From: (Anonymous) Date: September 13th, 2004 02:07 pm (UTC) (LINK TO SPECIFIC ENTRY)
Thanks for this -- I always thought the Greil Marcus version of Winterland in Lipstick Traces was a little overblown.

But I wonder if the return to the texture of everyday life you are writing about doesn't quite explain the abyss of terror that *some* people experienced when punk was first born (and also died). And it continues to happen: for me, it was my first mosh pit -- at a ska show at St. Stephens' Church in Northwest DC, sometime in the spring of 1990.

It turns out it wasn't a universal, epochal event, but it was an Event -- of a more limited, subjective kind.

If I agree with you that the continuities overwhelm the discontinuities in events of this kind, maybe my question is, how can we explain local discontinuities, private Events?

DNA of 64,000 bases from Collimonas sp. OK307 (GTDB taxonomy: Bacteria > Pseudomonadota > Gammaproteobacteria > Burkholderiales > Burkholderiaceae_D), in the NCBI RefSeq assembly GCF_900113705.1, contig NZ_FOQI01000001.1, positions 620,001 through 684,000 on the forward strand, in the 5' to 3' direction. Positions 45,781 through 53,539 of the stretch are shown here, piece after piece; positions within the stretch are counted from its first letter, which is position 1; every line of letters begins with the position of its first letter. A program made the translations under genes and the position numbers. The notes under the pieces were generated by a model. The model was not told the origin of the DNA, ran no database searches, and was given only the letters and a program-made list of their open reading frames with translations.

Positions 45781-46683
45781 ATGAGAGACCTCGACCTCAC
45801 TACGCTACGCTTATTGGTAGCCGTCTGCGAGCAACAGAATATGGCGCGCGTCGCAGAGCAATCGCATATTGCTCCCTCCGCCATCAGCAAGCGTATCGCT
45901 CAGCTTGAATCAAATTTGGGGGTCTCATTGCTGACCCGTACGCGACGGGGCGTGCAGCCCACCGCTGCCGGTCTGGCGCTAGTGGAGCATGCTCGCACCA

cbertsch From: cbertsch Date: September 13th, 2004 07:36 pm (UTC) (LINK TO SPECIFIC ENTRY)
Great to hear from you, Amardeep!

The idea of "private events" is, of course, dear to my heart, as my blog no doubt indicates to excess. My point is not so much that we should privilege continutity over discontinuity, but that we need to be aware of the continutities that span periods of rupture, to have a conception of personal and historical time that is heterogeneous as possible.

Deictic, Greenwich Mean Time occidental culture has evolved to foreground dates where trajectories change, the point -- thinking of Pynchon here -- when the projectile is between going up and going down. That's a perfectly sensible way of looking at things, but one which obscures other patterns, especially those of long duration.

I realize that the Annales School went to the opposite extreme in looking for VERY long duration at the expense of individual historic events of a punctual nature. The trick, I think, is to be thinking in several places at once, to have more than one chronometer.
From: (Anonymous) Date: September 13th, 2004 02:08 pm (UTC) (LINK TO SPECIFIC ENTRY)
Sorry, I forgot to sign the last comment about events and continuities -- it was Amardeep Singh from Lehigh.